Forty-20 column: The Morning After

This column was going to be one of celebration, not least about the rise of international rugby league – our only real hope of significantly raising profile, attracting new supporters and consequent finance – on a weekend when six sanctioned Tests or internationals were played.

Danny Jones was a Welsh international. He gained 12 caps, including kicking a goal against the Cook Islands in the last World Cup. News of the 29-year-old, who suffered a fatal cardiac arrest whilst playing for Keighley yesterday, overshadowed everything else. 

The word tragedy is over used in so many walks of life but not in this case. There is something of the self-destruct in rugby league, our passage of constant justification and persecution means that, most often, we do things the tough way. Windows of opportunity to promote to the wider sporting world, while under-resourced, are few. Until six o’clock on Sunday night, we could allow ourselves a sense of satisfaction. We’d found a little corner of the main stage, with the Rugby League International Federation poised to capitalise on wins for New Zealand, Samoa, Fiji, Niue, Lebanon and Belgium that, no matter what the size of the crowds, had been built on passion, noise, colour and vibrancy from the stands that transferred on to the pitch; it mattered.

How much, was best-illustrated by an astonishing tackle in the corner by Samoan skipper Frank Prichard and fellow beast Sam Kasiano to halt Jorge Taufua as it looked as though the Tongan winger would post the winning try in the final minute. Just like Danny Jones did every week, they – in this case literally – put their bodies on the line, Pritchard with the despairing grab and Kasiano as the human road block with no thought of self-preservation. It was for their team, their closest mates and, lest we should ever forget when we berate from the sidelines, our entertainment and enjoyment.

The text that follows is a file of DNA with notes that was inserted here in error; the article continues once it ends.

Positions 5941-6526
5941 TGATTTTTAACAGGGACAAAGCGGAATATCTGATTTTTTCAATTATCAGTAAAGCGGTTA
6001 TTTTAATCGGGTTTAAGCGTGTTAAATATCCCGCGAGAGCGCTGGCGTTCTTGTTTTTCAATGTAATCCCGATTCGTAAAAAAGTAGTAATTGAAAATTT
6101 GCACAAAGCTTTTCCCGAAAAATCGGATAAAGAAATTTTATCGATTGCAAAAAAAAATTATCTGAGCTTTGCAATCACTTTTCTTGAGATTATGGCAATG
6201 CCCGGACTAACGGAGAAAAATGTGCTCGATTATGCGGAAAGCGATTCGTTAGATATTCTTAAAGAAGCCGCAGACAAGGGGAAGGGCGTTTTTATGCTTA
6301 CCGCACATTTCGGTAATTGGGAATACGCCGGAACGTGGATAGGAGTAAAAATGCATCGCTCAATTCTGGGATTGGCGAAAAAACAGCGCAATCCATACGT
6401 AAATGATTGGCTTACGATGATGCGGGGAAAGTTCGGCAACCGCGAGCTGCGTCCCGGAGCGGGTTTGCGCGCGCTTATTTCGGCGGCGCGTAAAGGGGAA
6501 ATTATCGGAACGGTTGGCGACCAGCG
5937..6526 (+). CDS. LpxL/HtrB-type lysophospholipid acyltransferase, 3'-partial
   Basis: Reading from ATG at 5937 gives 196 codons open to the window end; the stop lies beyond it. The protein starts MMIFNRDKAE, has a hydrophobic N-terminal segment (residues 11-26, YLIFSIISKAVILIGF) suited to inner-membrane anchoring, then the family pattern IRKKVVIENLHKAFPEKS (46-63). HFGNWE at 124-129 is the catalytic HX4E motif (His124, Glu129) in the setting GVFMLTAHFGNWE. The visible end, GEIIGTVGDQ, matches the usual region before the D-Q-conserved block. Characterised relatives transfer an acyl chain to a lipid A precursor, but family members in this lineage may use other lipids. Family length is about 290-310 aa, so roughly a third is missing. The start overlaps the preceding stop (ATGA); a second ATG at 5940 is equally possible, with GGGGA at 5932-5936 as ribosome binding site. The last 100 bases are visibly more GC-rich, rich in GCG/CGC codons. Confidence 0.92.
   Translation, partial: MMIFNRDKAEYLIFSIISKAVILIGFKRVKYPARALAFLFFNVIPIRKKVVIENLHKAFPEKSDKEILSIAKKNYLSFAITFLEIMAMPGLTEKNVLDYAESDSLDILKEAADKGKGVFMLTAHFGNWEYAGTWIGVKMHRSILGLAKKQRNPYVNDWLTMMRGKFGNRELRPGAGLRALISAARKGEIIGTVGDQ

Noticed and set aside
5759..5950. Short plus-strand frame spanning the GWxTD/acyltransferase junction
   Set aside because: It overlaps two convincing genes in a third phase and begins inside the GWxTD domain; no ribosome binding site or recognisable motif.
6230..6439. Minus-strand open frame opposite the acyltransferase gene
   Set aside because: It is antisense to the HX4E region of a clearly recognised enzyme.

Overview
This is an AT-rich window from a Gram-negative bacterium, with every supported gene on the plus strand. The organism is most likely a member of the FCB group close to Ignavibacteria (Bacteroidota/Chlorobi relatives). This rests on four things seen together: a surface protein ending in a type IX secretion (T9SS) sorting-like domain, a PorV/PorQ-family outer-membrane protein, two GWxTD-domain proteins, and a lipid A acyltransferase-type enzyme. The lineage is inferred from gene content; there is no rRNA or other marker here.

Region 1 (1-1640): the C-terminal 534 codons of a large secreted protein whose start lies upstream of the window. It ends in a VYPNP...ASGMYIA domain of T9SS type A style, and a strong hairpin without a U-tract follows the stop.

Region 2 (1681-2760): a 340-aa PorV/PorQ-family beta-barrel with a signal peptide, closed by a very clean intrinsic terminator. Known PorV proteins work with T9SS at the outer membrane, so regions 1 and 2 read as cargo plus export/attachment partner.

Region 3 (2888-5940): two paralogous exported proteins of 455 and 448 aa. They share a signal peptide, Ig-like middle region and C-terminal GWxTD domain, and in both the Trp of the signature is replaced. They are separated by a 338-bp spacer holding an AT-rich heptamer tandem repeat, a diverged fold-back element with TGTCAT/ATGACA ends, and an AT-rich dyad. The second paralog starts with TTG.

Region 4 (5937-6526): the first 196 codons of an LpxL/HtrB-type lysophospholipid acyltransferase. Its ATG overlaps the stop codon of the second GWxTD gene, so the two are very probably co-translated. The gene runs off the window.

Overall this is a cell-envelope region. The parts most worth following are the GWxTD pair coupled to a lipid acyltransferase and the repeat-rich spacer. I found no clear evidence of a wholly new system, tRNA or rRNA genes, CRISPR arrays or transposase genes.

In the professional era, even at semi-professional level, it is not just a game. For many, it is also a livelihood, but it should never be a matter of life and death. Much is made of the nebulous phrase duty of care, highlighted again by the surprise immediate retirement of Lance Hohaia, due to recurrent concussion type symptoms and there seems more to emerge than a terse announcement with ‘no further comment’ from St Helens. There are greater protocols in place than ever before, the threat of potential litigation hangs heavy for a sport with no financial reserves but, like fellow Kiwi before him Shontayne Hape, and various other players who have faced multiple head-knocks, the long term implications of what we are asking players to do in this ultra-physical era, on our behalf, are unknown.

Training is more intense than playing used to be – at all levels – collisions are, as a result, so much more damaging, we are hearing words like whiplash used. We say we pay attention to the welfare of our most precious commodity, the players, and yet, with the current new structure we are, ridiculously, asking them to play more games. As well as medical provisions – and mandatory heart screening at all professional levels should be a minimum no matter what the cost – we have to look at structures and rules. It might be time to revert to five metres rather than the head of steam that is built up over 10, especially at the beginning of games.